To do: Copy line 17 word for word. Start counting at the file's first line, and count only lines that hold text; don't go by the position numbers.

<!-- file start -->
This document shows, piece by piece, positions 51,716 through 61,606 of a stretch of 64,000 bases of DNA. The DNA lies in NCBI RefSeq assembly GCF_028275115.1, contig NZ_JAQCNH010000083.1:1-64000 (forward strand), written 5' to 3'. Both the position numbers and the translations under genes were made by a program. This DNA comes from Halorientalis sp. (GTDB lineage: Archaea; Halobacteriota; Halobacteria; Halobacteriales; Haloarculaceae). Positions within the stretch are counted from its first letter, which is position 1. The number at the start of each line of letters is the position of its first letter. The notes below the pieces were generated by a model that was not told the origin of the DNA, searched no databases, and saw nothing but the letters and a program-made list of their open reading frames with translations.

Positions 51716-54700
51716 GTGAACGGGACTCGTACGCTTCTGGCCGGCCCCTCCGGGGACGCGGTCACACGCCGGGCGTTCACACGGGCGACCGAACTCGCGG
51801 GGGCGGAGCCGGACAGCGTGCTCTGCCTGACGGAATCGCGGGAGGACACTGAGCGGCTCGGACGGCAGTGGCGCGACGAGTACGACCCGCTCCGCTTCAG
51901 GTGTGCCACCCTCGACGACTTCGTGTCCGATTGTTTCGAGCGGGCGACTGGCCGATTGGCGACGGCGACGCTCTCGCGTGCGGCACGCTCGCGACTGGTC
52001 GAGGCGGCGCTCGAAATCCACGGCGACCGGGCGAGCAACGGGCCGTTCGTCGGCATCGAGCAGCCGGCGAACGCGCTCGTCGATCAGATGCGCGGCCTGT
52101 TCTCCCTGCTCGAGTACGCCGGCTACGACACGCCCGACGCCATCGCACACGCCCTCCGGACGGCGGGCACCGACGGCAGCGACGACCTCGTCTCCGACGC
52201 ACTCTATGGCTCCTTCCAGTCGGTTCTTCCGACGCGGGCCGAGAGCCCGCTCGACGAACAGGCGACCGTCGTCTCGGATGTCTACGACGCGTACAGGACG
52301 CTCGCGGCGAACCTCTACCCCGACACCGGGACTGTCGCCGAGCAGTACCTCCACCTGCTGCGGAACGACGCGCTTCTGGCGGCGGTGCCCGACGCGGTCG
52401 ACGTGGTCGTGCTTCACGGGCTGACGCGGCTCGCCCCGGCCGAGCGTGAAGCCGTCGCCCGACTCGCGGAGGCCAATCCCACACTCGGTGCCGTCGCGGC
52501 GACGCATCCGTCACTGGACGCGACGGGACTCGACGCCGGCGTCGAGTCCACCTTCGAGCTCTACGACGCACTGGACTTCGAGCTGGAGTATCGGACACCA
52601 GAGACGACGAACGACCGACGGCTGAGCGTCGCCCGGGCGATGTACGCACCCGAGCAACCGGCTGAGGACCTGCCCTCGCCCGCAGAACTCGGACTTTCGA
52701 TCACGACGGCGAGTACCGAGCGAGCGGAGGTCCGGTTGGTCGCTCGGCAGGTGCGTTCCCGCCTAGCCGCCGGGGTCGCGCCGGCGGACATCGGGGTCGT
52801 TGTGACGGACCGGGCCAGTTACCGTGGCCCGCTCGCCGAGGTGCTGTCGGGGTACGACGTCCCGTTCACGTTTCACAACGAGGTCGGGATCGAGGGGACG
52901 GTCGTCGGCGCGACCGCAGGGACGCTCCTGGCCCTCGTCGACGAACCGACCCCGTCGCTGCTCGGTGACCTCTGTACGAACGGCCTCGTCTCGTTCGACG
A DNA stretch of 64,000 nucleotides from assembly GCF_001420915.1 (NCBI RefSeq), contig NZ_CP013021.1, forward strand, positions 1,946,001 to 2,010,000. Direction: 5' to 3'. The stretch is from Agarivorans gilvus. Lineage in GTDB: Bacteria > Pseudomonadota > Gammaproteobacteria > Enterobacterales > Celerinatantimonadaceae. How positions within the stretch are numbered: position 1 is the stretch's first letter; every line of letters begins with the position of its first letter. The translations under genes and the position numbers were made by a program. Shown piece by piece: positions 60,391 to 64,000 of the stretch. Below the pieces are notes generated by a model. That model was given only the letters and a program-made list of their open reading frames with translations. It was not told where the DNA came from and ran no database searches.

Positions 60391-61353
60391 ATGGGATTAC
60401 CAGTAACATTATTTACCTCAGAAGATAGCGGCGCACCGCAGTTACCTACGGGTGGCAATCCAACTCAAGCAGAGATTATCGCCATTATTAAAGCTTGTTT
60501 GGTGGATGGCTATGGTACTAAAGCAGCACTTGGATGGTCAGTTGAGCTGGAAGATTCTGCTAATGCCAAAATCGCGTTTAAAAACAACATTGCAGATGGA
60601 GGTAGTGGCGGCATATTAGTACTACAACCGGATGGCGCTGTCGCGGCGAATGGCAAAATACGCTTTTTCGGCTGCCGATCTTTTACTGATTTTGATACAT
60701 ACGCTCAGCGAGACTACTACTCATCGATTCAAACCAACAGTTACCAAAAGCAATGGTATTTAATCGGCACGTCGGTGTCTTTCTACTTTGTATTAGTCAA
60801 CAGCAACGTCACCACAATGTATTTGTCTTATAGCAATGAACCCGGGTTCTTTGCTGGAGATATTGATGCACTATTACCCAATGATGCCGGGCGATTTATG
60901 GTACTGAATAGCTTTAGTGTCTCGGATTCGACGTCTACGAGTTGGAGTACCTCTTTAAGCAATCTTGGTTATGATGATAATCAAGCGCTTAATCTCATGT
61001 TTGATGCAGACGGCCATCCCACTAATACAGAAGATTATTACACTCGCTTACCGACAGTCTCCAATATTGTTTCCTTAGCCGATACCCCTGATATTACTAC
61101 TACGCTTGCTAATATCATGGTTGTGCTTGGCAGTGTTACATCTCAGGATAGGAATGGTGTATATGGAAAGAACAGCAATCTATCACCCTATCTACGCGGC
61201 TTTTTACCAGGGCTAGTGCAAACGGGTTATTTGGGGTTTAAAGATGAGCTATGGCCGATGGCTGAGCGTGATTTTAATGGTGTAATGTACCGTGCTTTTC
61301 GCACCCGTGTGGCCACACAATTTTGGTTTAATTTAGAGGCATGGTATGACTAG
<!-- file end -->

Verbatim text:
Positions 60391-61353